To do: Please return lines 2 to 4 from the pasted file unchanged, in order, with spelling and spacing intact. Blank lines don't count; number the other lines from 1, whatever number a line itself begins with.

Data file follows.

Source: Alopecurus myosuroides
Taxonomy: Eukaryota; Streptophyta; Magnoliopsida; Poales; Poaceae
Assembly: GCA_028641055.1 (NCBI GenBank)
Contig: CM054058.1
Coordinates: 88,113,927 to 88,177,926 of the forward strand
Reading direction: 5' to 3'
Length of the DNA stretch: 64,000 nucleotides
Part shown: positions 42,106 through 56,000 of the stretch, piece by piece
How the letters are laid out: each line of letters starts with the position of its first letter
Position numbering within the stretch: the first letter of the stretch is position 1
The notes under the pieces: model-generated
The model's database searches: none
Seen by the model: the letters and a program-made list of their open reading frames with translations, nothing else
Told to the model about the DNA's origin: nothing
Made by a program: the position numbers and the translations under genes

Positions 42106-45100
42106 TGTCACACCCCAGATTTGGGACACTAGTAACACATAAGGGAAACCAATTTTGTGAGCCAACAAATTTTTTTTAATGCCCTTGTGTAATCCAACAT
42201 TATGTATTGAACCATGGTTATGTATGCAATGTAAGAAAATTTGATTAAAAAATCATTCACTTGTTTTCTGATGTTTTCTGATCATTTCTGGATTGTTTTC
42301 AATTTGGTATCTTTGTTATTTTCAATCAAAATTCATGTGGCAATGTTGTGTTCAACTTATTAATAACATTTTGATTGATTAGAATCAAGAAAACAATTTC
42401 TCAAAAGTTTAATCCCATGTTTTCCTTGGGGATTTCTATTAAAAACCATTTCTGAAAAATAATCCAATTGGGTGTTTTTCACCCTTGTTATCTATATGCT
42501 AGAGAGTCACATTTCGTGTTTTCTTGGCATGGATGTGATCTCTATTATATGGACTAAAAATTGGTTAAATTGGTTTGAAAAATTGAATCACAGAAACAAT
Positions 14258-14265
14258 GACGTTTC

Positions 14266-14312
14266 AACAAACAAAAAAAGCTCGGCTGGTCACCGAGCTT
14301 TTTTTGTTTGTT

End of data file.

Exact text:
Taxonomy: Eukaryota; Streptophyta; Magnoliopsida; Poales; Poaceae
Assembly: GCA_028641055.1 (NCBI GenBank)
Contig: CM054058.1